PHL111 Valid Reasoning, Past Assignments
Reading: Read chapter 1 of CIL.
Practice: Hand in at the beginning of class your answers
to problems 1-5 at the end of chapter 1. Each of these problems
asks you to come up with 5 examples; to make the homework
shorter, for each problem just come up with 2 examples.
Handwritten is acceptable (for many of our later homeworks there
are special symbols or tables and it is too much work to try to
Reading: Read chapter 2 of the book.
Practice: Complete problems 5 and 6 at the end of chapter 2.
Reading: Read chapter 3 of the book.
an alternative view of arguments (especially in the minute starting
around 1:40 and following); one closer to the colloquial use of the
word "argument"--but different than our technical use of the word.
Read: chapter 4 of CIL.
Homework: do problems 1a, 1b, 2a, 2b, and 3 of chapter 3.
NOTE: I have an unexpected emergency, and must cancel
my offices hours this afternoon. Write me and we'll find time
for you Monday if you need to see me.
Alternative homework: Some people found the last homework
confusing and did not manage to complete it correctly. If you want
to try a redo, or a first/late do, you can instead do the following:
chapter 3 problems problems 1c, 1d, 2c, 2d, and 3.
Please note: I've been informed that the book does not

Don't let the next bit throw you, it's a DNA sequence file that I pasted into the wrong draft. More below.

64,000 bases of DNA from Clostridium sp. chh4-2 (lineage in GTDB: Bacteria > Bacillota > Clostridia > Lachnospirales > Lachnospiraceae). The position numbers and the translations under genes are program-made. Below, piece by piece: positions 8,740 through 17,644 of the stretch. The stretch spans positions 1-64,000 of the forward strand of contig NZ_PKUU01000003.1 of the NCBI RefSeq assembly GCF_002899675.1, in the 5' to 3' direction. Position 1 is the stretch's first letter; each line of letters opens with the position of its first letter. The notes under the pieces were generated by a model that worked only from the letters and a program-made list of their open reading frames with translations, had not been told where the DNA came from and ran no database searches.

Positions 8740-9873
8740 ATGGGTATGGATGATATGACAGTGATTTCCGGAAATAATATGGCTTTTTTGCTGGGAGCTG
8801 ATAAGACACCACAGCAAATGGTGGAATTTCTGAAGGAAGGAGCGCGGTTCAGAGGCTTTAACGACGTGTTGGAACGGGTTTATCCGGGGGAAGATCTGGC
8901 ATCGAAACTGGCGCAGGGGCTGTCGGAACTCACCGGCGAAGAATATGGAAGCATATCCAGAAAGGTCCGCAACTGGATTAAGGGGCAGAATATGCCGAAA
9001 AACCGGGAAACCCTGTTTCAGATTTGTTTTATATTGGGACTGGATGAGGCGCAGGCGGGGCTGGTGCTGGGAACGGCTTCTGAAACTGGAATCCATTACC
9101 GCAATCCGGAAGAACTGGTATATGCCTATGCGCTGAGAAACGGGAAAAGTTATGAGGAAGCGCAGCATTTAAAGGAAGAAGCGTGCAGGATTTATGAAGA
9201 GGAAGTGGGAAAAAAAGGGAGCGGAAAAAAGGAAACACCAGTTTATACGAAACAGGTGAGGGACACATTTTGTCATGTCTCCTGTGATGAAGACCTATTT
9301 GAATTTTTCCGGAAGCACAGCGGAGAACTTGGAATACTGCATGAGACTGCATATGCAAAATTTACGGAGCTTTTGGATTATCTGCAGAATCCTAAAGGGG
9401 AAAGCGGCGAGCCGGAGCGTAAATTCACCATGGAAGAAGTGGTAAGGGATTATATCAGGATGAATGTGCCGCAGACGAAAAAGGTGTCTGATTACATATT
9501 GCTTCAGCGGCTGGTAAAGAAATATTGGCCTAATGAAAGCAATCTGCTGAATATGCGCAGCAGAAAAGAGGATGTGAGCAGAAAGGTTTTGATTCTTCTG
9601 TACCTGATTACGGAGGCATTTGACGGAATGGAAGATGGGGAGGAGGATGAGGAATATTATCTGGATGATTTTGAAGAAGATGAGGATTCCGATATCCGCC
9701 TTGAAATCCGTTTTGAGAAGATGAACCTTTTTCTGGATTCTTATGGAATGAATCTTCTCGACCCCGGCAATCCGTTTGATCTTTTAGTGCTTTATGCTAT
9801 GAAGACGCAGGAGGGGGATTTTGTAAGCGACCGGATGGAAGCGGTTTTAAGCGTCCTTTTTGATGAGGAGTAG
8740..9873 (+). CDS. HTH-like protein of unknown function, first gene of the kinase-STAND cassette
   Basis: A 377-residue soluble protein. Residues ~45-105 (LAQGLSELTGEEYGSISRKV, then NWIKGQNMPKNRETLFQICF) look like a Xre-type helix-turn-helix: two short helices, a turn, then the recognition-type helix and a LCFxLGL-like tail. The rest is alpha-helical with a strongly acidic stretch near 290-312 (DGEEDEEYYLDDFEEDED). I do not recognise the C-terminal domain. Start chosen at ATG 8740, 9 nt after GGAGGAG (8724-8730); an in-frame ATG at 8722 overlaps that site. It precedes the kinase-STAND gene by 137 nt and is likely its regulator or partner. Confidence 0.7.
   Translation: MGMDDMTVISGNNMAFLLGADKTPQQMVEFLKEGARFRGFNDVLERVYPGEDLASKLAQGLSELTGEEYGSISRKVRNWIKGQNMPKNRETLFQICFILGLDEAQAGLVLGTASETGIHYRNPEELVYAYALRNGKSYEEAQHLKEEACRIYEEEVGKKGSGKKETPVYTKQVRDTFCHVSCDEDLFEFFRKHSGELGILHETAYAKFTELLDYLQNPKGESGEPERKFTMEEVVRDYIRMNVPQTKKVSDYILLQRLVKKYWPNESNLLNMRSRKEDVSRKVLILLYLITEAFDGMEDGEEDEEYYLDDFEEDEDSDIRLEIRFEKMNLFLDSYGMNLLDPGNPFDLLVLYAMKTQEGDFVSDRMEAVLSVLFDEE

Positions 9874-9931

load correctly on a phone! Sorry. Be sure you read it on a computer
screen in order to see the truth tables correctly!
Practice: Do problems 1 and 4 of chapter 4. This is nine
proofs, but they are short, and a good block of practice will help
you become familiar and comfortable with direct derivations.
Reading: Read chapter 5 of the book.
Practice: Of chapter 5, do problems 2a, 2b, 2d, 2e; and 3a,
3b, 3c, 3d.
NOTE: "Direct derivation" is another way of
saying "direct proof." So if I ask for a direct derivation I am
asking for a direct proof (and not a truth table). Thanks!
Our slides from last class
as a pdf.
is a printable version of chapter 10. Print it and keep it with
I apologize, but I have a conflict with my office hours on this
day and will not be able to hold my office hours. Email me and
we can meet another time if you need to talk with me.
Read: chapter 6 of A Concise Introduction to Logic.
There is a philosophy talk on
Mind, Metaphysics, and the Future, by
Pete Mandik. It's in our classroom, from 4:00 to 5:00 pm. This
will be a fun talk and I will give extracredit to encourage you to
come (sign up in the back of the room to get the extra credit, which
will be worth the equivalent of a homework).
Practice: Of chapter 5, do problem 7; of chapter 6 do problem 1.
NOTE: my office hours must start at 2:00 today, but they can run
as late as you would like!
I will have office hours from 1 to 3 pm. Please note that I cannot
have office hours on Friday, and Wednesday is our holiday, so this
would be a good time to see me this week if you need me. Try out
the next homework now so you know if you need some help.
Practice: due at the beginning of class. From chapter
6 do problems 2b, 2d, and 4.
I apologize but I have a conflict this afternoon and cannot have my
office hours at 1:30. Please contact me should you need to see me.